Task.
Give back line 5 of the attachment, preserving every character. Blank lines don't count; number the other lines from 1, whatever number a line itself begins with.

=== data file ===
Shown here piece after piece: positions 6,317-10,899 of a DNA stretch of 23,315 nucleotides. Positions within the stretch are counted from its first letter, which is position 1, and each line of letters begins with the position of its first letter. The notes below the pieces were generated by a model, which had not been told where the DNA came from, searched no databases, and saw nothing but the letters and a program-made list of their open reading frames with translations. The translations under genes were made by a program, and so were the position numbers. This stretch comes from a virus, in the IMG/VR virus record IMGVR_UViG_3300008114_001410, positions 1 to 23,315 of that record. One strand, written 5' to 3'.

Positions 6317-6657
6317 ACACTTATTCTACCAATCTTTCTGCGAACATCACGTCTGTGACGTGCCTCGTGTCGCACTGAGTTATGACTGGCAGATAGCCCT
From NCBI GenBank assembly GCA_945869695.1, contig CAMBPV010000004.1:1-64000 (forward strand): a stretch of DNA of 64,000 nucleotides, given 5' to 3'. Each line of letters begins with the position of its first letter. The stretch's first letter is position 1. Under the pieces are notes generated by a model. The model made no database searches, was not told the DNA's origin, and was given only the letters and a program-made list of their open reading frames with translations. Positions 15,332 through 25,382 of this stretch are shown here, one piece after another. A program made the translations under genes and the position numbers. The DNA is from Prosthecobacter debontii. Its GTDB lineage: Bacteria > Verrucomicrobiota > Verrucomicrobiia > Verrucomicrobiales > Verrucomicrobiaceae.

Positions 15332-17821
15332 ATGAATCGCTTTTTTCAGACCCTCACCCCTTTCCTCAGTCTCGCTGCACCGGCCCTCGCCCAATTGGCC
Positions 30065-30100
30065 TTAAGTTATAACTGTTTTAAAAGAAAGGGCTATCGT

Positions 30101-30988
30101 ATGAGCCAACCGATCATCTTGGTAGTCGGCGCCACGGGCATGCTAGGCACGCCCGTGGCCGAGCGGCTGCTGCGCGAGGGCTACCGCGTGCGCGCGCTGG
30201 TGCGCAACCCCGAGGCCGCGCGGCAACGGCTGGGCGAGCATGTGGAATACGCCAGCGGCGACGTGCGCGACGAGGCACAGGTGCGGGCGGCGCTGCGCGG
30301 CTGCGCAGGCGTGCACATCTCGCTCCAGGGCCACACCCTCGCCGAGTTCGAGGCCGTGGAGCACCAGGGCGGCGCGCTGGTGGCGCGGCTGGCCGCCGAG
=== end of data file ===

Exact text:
Positions 15332-17821